We all know how it is with new tenancies; they are a stressful time where landlords are often managing several things at once. Everything from making the property liveable, to the checking of references, managing the transactions of fees and to top it all off, the government has enforced the Right To Rent checks. So there’s no doubt, things get missed or there are just some processes that get left behind, and the registering of the deposit is often one of them.

Many of you will be fortunate enough to have an agent who manages the move in of your tenants. However, whether you do or don’t the process of registering a deposit is a task often left in your hands.

Since the 6th April 2007, the Government's new Tenancy Deposit Scheme has been in full force. This means that it’s a landlord’s statutory obligation to register the deposit with one of three government-backed tenancy deposit schemes:

Deposit Protection Service (DPS)
MyDeposits
The Dispute Service (TDS)

The choice of which scheme to use is completely up to you. For more information on each scheme click the name above to see further information provided on each scheme’s website. However, please feel free to speak with a member of staff here at PropertyTime to further discuss your options.
Also know, that whilst you may legally have 30 days to register the deposit, we recommend knowing your scheme prior to a tenancy, so that your agent may provide the tenants with any necessary paperwork to fill out. 

Why are we telling you all of this?

The issue of deposits is something you will never here the end of because at the end of the day, the registering of the deposit is in your best interest.
Once a tenancy has ended and if your property has been left in an unacceptable condition you may be able to withhold part of or all of the funds to aide in fixing the damage caused. Know that this can only be done when backed with sufficient evidence, such as a check in and check out report. However, if the deposit has not been registered and you have not completed either report then you will not be able to do so. Notably, if you have not registered the deposit you are at risk of facing legal action as well as fines that can equate to three times the amount of the deposit initially paid. This warning comes after property lawyers, Goldsmith Williams reported on a case where ‘a Landlord did not comply with the current strict legal obligations and ended up being ordered to repay the deposit, plus an additional sum equivalent to 2.5 times the deposit in compensation.’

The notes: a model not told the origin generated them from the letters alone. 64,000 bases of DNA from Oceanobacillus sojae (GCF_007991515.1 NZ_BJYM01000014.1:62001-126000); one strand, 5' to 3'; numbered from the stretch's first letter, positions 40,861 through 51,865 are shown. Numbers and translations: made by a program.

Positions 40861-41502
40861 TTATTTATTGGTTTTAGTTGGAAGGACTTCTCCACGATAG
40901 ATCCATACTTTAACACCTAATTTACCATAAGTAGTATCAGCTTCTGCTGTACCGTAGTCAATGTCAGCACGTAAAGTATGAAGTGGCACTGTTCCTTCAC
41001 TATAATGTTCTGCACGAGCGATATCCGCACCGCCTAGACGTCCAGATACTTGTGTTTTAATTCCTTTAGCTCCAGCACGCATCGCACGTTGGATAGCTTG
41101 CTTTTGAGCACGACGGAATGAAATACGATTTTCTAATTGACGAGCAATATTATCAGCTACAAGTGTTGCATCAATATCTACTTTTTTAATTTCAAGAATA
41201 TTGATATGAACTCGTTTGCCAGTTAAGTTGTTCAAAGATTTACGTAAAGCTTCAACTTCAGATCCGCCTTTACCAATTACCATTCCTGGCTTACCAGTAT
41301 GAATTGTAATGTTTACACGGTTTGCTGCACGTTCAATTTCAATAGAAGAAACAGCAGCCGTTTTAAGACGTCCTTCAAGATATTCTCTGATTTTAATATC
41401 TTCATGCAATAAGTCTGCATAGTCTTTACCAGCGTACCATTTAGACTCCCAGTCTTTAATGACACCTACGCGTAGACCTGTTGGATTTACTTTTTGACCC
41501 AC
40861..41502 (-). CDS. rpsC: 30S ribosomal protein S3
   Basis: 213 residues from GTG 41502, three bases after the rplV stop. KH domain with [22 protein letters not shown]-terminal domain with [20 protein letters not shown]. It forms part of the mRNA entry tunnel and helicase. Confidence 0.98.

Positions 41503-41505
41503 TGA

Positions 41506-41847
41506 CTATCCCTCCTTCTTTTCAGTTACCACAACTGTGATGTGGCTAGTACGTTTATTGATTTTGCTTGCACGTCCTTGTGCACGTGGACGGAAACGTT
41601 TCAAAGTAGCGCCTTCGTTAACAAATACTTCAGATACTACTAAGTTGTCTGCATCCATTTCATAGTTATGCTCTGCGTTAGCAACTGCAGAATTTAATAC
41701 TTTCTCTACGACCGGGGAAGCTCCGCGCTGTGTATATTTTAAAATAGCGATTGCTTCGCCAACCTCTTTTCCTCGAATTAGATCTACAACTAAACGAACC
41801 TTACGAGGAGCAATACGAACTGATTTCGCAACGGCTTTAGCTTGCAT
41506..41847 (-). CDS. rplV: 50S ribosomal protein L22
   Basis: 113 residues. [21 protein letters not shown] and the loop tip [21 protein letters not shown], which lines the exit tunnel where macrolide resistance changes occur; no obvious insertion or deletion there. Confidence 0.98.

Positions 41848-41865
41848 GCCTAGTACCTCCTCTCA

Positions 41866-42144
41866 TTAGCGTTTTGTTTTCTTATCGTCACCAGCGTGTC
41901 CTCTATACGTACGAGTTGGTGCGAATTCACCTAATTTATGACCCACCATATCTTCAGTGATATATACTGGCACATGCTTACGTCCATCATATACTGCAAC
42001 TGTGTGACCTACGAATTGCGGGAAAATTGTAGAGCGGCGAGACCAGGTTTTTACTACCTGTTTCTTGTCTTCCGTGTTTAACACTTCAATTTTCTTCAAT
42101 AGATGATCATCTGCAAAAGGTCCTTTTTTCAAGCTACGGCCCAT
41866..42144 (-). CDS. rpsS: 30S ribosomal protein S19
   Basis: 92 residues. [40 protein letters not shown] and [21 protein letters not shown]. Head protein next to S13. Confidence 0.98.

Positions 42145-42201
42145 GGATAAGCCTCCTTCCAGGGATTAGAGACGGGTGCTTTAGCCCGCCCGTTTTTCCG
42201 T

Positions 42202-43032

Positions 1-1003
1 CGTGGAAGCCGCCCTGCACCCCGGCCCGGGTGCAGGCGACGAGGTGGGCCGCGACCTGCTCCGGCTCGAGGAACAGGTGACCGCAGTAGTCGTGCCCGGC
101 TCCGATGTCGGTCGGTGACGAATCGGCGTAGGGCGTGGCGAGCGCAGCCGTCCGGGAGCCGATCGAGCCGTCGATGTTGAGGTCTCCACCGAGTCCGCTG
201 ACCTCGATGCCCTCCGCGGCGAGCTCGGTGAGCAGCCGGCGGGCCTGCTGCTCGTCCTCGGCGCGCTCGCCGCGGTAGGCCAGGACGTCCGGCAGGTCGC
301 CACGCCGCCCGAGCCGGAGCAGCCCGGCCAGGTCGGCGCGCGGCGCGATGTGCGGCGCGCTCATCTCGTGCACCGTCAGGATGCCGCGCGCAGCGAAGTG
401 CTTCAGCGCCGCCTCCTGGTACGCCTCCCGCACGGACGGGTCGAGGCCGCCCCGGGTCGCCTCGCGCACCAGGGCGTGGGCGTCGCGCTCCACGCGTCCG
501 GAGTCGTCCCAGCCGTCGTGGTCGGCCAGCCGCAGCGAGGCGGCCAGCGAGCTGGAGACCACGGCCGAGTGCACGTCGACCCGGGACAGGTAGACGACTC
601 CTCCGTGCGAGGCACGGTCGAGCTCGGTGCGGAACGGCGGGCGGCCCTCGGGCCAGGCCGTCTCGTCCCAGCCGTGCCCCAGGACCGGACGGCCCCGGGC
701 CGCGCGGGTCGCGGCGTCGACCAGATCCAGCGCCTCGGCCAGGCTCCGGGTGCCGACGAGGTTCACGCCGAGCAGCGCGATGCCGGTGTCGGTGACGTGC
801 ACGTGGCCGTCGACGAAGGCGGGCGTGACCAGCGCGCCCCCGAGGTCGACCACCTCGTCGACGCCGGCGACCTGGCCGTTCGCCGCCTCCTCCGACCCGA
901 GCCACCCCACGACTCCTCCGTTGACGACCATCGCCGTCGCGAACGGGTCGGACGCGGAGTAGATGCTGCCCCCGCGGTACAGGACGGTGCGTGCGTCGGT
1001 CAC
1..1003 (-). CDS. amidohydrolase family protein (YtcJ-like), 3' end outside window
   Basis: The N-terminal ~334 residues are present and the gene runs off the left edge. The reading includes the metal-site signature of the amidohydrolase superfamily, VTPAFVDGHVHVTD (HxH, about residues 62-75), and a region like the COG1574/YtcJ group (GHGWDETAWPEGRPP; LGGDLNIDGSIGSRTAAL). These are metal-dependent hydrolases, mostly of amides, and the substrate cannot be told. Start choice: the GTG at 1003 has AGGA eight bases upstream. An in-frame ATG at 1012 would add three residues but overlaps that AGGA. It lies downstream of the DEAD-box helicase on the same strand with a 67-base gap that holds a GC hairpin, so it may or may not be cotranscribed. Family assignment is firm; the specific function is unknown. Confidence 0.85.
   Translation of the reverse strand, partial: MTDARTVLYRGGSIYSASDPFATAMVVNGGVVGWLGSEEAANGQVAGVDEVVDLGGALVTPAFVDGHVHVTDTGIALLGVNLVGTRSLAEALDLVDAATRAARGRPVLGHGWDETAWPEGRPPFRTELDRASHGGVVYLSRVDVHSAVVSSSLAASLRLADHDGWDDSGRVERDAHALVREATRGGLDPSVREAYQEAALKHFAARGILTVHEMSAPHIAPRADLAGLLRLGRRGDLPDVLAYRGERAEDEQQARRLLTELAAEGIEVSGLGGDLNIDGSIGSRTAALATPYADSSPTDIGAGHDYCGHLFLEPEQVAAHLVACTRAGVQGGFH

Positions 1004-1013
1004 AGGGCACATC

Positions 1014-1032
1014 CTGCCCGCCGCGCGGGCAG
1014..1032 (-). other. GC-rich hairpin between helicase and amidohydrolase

So what can you do to avoid the hassle and fines, and to ensure you have followed the deposit scheme guidelines:

First things first…

Choose a scheme and register the deposit paid by the tenants. You have 30 days to do so, but the sooner the better.


Provide your tenants with the following information:

As stated on the governments website, upon receiving the deposit, you have 30 days to advise the tenants of the following:

1) Address of the rented property
2) How much deposit you’ve paid
3) How the deposit is protected
4) The name and contact details of the tenancy deposit protection (TDP) scheme and its dispute resolution service
5) Their (or the letting agency’s) name and contact details
6) The name and contact details of any third party that’s paid the deposit
7) Why they would keep some or all of the deposit
8) How to apply to get the deposit back
9) What to do if you can’t get hold of the landlord at the end of the tenancy
10) What to do if there’s a dispute over the deposit

Then at the end of the tenancy:

Ensure a check out report is conducted immediately after the tenants move out and before the new tenants move in. You have 10 days to return the initial funds back, unless agreed otherwise. If there is a dispute over the funds, the deposit will be protected with TDP until it is sorted.

If you have any questions regarding the deposit schemes, require advice about a current tenancy or would like to know more about third party check-in/check-out reports, please don’t hesitate to contact our office on 020 7794 2008 or via info@property-time.co.uk where we will be able to best assist you.